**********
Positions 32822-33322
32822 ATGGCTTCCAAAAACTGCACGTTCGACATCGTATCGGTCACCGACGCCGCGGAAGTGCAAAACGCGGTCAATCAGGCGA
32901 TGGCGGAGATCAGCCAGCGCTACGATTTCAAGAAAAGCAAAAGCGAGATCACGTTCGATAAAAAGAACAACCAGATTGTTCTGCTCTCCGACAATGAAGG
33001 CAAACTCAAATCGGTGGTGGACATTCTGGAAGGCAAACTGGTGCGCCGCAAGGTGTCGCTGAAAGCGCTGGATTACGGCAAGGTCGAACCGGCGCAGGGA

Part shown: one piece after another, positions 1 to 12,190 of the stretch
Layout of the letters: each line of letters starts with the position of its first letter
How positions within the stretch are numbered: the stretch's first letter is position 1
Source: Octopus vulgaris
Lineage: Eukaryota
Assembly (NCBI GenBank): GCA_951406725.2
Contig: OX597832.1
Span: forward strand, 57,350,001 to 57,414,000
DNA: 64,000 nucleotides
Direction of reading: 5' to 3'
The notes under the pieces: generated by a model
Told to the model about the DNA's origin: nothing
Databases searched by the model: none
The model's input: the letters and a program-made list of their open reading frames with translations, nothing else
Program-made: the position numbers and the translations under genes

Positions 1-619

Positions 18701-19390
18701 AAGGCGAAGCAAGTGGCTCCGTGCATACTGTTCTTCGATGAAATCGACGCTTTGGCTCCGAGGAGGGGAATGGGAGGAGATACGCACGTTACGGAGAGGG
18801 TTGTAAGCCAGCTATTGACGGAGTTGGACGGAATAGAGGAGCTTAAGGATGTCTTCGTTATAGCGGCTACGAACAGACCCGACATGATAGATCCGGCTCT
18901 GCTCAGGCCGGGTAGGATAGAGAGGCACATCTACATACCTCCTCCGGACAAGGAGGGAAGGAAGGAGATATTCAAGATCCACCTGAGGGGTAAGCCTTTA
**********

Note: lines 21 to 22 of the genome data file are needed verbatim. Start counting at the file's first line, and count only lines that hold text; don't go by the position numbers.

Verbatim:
Positions 18701-19390
18701 AAGGCGAAGCAAGTGGCTCCGTGCATACTGTTCTTCGATGAAATCGACGCTTTGGCTCCGAGGAGGGGAATGGGAGGAGATACGCACGTTACGGAGAGGG